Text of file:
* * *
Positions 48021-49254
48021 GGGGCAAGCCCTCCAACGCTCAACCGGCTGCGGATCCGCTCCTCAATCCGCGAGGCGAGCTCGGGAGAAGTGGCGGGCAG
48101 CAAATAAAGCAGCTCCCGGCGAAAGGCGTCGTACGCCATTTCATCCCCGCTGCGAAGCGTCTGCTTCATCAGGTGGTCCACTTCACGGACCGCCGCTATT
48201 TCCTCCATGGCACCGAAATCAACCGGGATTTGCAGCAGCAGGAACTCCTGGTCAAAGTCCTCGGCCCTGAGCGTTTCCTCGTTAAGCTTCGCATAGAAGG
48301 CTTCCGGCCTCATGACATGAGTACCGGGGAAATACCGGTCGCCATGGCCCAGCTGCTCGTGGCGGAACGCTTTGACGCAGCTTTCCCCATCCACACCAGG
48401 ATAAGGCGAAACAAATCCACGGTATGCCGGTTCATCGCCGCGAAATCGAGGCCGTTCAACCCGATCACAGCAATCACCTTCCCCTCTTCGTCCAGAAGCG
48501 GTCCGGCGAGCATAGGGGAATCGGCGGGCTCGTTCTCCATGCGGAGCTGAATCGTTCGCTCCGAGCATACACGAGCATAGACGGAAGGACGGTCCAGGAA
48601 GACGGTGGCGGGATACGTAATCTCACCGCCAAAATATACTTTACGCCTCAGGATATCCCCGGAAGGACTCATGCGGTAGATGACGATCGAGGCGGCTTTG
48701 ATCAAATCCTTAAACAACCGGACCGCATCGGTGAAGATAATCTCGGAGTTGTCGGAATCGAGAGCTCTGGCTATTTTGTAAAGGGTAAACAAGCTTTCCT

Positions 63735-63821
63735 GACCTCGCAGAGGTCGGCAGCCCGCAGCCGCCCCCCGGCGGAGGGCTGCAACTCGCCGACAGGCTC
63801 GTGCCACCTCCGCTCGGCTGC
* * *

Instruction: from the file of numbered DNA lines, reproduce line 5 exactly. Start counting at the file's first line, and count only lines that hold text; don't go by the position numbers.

48301 CTTCCGGCCTCATGACATGAGTACCGGGGAAATACCGGTCGCCATGGCCCAGCTGCTCGTGGCGGAACGCTTTGACGCAGCTTTCCCCATCCACACCAGG